IN A PLACE called Sikchibei, which is situated about two kilometers from Torim toward where the sun sets, there in ancient times one of the greatest fiestas of the Yaquis took place. People from the eight pueblos attended. It was dedicated to the three divinities, Father, Son and the Holy Spirit. Nobody remained in his home.
In those times people did not know corn, beans, garbanzos, or any of these things, but the Yaquis, then, contributed roots and wild fruits. Others brought herbs to cook and give to the fiesteros to serve. Others brought deer, coyotes, and javelinas.
Here Topol performed. Topol means tiger. Here it was that he received as a reward for his cleverness a beautiful Yaqui maiden named Wotoboli Sewa Tosali.
A kobanao there had offered this girl to the man who could bring in, alive, without having struck it or touched it, a javelina to the fiesta. Others brought deer, lions, and dead javelina, but no one knew how to bring in a javelina he had not touched. But Topol was clever. He cut himself a stick of the wood of a plant which has blue flowers. With this stick he set out into the forest. There, he encountered a band of javelinas. All ran away but one. This one ran toward Topol. Topol did not move. He held his stick out. The javelina bit it. The animal bit the stick with great strength as if he wanted to take it away from Topol. Thus Topol began to drag on the stick and the pig didn't want to let it go. Instead, he followed wherever Topol dragged him. Pulling the stick and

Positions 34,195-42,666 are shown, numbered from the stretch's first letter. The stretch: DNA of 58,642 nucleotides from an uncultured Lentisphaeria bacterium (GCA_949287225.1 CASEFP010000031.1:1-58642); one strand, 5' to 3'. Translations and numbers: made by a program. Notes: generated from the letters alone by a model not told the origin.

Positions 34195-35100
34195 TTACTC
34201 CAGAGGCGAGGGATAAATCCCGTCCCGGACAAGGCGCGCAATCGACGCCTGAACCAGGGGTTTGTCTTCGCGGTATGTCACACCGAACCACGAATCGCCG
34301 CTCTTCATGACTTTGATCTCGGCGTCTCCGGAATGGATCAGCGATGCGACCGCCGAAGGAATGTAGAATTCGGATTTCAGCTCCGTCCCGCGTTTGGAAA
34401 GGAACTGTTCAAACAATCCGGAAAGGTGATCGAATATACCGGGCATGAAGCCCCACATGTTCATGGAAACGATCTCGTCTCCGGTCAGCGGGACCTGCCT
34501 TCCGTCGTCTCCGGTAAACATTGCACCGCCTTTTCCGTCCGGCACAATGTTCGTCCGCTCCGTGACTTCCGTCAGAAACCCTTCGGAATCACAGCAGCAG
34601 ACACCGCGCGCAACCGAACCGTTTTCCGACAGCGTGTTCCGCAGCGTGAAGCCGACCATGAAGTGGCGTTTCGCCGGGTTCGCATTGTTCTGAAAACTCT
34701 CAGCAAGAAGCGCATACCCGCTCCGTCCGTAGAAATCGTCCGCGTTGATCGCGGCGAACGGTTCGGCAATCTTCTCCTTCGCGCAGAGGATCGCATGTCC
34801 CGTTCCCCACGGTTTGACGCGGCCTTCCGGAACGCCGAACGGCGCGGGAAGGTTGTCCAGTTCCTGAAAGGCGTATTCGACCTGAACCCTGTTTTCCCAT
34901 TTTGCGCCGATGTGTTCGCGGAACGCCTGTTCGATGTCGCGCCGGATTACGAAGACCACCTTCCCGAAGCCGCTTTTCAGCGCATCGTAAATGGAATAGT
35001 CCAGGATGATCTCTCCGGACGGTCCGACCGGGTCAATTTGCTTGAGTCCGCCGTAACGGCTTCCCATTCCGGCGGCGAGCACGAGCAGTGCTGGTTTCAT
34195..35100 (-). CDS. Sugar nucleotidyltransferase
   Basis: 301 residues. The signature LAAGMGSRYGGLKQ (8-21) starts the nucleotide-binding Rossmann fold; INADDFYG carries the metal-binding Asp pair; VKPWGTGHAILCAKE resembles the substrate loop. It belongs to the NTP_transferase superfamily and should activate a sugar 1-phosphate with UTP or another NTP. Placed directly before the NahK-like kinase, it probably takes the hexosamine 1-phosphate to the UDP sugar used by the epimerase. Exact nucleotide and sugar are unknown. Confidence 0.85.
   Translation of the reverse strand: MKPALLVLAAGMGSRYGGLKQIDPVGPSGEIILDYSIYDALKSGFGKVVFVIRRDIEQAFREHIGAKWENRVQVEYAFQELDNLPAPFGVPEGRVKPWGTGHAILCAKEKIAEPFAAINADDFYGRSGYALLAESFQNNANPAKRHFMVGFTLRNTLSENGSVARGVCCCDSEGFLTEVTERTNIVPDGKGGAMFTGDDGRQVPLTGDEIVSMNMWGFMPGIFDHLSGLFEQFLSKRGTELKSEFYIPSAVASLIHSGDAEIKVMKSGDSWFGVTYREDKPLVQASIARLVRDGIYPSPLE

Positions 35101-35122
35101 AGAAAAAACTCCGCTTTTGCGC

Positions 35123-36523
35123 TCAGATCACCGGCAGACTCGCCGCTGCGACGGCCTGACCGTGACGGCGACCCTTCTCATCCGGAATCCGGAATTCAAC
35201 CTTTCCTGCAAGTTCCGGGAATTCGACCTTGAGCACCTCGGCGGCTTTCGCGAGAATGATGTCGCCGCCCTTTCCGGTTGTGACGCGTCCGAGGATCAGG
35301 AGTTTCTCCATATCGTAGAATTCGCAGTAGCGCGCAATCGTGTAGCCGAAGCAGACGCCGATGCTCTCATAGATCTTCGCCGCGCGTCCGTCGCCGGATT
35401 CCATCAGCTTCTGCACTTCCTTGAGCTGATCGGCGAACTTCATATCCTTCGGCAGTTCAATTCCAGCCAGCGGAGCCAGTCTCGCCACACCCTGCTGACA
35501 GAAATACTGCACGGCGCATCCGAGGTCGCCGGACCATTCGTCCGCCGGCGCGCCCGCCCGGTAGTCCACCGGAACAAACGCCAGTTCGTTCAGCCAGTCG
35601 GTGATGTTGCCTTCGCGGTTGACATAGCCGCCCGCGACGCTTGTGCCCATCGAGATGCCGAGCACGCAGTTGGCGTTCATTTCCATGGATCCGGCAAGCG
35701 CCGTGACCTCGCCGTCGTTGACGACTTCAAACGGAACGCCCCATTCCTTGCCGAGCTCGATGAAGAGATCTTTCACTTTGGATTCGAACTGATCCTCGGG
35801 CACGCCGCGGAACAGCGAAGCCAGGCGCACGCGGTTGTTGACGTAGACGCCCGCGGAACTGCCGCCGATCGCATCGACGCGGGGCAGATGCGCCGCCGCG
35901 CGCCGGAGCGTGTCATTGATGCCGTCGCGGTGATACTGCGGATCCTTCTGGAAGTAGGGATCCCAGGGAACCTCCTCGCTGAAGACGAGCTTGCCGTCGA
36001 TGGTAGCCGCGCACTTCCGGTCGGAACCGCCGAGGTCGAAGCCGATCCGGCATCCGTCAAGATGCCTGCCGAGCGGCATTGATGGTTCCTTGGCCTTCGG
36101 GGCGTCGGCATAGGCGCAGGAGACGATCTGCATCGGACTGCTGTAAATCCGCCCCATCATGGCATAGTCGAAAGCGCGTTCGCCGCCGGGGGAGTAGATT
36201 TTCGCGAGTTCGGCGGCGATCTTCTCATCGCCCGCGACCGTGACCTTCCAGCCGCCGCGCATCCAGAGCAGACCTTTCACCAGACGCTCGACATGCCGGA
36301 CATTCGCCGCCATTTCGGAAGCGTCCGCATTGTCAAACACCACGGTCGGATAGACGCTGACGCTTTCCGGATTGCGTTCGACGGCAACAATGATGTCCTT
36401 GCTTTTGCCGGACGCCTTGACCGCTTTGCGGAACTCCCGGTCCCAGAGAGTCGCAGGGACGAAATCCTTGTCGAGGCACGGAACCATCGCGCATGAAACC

the pig traveling behind never letting go of the stick, Topol dragged him all the way to Sikchibei, where the fiesta was taking place.
When the Indians saw Topol bring in the animal, those who were seated arose, shouting "Topol! It is he who wins Wotoboli Sewa Tosali!" All of the Indians looked with admiration at him for his great valor. Topol gave the pig to the chiefs of the fiesta. But the father of Wotoboli Sewa Tosali said to him, "There still lacks one thing before you conclude your task."
Without saying anything, Topol made as if to mount the javelina, passing over its back and pressing his legs about its ribs. This he repeated three times and it was finished.
Immediately they brought out the girl, dressed with beautiful skins and a crown of the finest bird plumes. The witnesses and god-parents appeared and the maestros and cantoras. With all of these, they appeared at the altar. There they were taken care of. Then followed the fiesta.
Later, it is said that Topol became a chief and gave battle against the Apaches. Having come out of the battle wounded by three arrows, from this he died. At his funeral great fiestas were celebrated. And it was here, for the first time, that the dance of the coyote was performed. It was sung thus:
With this coyote song they buried the chief, Topol. And from then until today, when a soldier dies, or a Yaqui chief, in his funeral services, they sing and dance the coyote.